“Preload monitors applications that users run, and by analyzing this data, predicts what applications users might run, and fetches those binaries and their dependencies into memory for faster startup times.”
That was the promise anyway, but does it actually work?
To find out, open up a terminal and enter the following line..
sudo aptitude install preload
You can also install it by searching for preload within your package manager.
I haven’t bothered doing a highly scientific test on this; basically I just started counting after I had clicked on the programs shortcut and stopped once the program had fully loaded. It doesn’t really matter though as the programs start up noticeably faster.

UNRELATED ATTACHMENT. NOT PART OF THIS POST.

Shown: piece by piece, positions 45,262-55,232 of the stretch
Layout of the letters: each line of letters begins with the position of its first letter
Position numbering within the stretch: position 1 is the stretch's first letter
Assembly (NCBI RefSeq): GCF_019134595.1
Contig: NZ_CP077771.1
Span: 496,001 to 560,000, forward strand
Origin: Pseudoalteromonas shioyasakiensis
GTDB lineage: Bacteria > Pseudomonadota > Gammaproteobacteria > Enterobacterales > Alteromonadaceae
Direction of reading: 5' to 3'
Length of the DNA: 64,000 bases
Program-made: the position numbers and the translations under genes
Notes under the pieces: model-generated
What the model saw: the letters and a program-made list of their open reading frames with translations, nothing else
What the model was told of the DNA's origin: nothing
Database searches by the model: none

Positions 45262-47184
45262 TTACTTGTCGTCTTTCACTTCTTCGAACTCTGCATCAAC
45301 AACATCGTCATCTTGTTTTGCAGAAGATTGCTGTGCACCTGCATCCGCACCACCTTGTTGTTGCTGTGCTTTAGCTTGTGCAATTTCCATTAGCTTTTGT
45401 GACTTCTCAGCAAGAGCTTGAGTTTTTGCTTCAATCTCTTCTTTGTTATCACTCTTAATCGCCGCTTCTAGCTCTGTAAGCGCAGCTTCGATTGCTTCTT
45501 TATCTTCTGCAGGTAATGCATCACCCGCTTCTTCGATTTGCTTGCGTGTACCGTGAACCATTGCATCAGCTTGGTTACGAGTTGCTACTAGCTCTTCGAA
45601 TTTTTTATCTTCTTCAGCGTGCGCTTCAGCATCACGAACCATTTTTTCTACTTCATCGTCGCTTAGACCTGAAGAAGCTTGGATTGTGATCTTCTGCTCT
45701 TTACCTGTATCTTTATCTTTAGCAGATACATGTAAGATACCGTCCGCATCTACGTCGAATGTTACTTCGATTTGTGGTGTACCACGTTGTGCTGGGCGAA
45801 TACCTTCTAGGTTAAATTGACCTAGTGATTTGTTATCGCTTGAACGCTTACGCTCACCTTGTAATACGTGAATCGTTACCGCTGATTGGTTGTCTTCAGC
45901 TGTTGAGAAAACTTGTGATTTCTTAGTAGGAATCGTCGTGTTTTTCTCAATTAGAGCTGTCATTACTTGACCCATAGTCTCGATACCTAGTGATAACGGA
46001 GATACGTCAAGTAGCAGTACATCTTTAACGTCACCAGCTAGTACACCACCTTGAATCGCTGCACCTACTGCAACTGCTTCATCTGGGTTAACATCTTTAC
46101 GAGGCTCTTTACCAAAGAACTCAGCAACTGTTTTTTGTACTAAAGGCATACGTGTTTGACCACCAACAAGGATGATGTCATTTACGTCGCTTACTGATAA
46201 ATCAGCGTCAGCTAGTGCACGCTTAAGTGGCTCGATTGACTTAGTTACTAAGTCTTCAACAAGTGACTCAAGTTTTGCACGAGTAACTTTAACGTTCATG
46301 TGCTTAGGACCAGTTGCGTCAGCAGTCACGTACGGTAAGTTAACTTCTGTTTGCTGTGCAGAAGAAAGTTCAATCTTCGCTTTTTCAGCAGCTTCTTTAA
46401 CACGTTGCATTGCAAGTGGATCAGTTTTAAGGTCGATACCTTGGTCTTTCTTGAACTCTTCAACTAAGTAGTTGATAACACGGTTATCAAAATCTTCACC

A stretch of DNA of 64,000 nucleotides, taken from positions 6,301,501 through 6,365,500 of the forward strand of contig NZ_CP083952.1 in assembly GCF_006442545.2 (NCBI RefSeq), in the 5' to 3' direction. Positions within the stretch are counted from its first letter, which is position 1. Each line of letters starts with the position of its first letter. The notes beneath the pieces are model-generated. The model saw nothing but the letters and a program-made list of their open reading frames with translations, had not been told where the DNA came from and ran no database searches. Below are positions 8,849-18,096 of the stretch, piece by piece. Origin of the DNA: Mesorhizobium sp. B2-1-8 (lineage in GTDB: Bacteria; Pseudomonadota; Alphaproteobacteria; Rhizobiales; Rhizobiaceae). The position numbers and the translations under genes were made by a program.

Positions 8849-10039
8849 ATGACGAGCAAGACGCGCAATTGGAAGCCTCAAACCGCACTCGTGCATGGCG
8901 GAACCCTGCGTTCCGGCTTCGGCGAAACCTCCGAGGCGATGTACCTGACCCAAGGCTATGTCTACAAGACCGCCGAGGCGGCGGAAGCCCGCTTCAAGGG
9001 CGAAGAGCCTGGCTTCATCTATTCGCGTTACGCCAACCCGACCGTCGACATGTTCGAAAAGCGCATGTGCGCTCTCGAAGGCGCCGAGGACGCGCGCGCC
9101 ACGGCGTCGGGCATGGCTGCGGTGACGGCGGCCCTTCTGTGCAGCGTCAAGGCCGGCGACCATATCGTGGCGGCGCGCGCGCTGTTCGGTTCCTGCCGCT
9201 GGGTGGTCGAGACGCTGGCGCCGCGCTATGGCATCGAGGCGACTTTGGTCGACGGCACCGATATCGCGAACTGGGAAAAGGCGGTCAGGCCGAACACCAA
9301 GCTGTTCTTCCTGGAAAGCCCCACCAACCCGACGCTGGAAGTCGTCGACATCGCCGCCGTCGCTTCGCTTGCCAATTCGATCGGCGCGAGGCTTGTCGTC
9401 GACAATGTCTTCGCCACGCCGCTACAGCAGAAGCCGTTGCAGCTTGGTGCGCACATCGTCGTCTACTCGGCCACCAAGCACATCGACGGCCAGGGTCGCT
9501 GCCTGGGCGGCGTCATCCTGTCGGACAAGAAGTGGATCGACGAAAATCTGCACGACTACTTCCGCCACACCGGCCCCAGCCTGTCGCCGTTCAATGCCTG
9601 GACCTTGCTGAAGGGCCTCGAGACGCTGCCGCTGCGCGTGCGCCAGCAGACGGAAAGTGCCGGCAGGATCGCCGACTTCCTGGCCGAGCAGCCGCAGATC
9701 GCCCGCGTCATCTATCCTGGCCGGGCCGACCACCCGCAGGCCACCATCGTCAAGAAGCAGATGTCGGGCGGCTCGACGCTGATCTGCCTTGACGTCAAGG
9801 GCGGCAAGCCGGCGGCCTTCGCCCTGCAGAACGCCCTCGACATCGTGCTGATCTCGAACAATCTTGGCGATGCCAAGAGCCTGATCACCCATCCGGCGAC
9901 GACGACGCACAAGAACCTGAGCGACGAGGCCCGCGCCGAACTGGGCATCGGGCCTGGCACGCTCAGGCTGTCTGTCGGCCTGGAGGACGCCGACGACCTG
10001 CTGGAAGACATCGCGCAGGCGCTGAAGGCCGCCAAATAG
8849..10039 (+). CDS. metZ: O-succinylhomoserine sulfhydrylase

Firefox = 8 seconds
Thunderbird = 13 seconds
Gimp = 20 seconds
Writer (Open Office) = 40 seconds
Rhythmbox = 11 seconds
Firefox = 2 seconds
Thunderbird = 3 seconds
Gimp = 6 seconds
Writer (Open Office) = 8 seconds
Rhythmbox = 3 seconds
These can’t really be considered consistent results. The programs didn’t start up quite as fast once I performed a clean reboot, but they were still faster and easily worth the meager resources that Preloads background daemon uses. It only makes a difference to programs that you start and stop a lot. I don’t use email enough to warrant keeping Thunderbird open all the time and I’m forever opening and closing the Gimp so this suits me fine.
There’s no extra configuration necessary by the way, just install and enjoy 😀